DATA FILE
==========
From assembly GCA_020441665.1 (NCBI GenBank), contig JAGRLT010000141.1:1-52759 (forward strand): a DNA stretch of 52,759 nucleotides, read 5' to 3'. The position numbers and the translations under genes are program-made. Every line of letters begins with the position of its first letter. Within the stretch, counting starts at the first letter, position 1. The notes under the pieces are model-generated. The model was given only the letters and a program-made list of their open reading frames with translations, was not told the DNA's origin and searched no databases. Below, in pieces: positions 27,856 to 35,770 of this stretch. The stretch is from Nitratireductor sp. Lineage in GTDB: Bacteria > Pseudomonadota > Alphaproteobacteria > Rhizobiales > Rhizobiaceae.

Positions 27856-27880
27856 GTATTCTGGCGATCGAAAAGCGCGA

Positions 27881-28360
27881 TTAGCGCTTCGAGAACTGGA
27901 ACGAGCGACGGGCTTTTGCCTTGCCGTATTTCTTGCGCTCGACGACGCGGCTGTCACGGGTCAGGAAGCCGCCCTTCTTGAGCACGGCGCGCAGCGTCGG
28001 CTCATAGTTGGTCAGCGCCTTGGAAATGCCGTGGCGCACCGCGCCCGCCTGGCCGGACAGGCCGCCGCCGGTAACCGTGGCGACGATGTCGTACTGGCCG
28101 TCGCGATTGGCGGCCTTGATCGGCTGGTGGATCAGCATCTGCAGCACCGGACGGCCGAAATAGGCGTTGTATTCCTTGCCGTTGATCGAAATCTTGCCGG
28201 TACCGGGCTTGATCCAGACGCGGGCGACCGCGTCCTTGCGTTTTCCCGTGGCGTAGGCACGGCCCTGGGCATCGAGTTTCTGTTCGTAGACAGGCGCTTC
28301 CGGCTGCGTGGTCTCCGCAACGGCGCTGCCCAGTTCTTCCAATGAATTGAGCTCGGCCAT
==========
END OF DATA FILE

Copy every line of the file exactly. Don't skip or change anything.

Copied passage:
From assembly GCA_020441665.1 (NCBI GenBank), contig JAGRLT010000141.1:1-52759 (forward strand): a DNA stretch of 52,759 nucleotides, read 5' to 3'. The position numbers and the translations under genes are program-made. Every line of letters begins with the position of its first letter. Within the stretch, counting starts at the first letter, position 1. The notes under the pieces are model-generated. The model was given only the letters and a program-made list of their open reading frames with translations, was not told the DNA's origin and searched no databases. Below, in pieces: positions 27,856 to 35,770 of this stretch. The stretch is from Nitratireductor sp. Lineage in GTDB: Bacteria > Pseudomonadota > Alphaproteobacteria > Rhizobiales > Rhizobiaceae.

Positions 27856-27880
27856 GTATTCTGGCGATCGAAAAGCGCGA

Positions 27881-28360
27881 TTAGCGCTTCGAGAACTGGA
27901 ACGAGCGACGGGCTTTTGCCTTGCCGTATTTCTTGCGCTCGACGACGCGGCTGTCACGGGTCAGGAAGCCGCCCTTCTTGAGCACGGCGCGCAGCGTCGG
28001 CTCATAGTTGGTCAGCGCCTTGGAAATGCCGTGGCGCACCGCGCCCGCCTGGCCGGACAGGCCGCCGCCGGTAACCGTGGCGACGATGTCGTACTGGCCG
28101 TCGCGATTGGCGGCCTTGATCGGCTGGTGGATCAGCATCTGCAGCACCGGACGGCCGAAATAGGCGTTGTATTCCTTGCCGTTGATCGAAATCTTGCCGG
28201 TACCGGGCTTGATCCAGACGCGGGCGACCGCGTCCTTGCGTTTTCCCGTGGCGTAGGCACGGCCCTGGGCATCGAGTTTCTGTTCGTAGACAGGCGCTTC
28301 CGGCTGCGTGGTCTCCGCAACGGCGCTGCCCAGTTCTTCCAATGAATTGAGCTCGGCCAT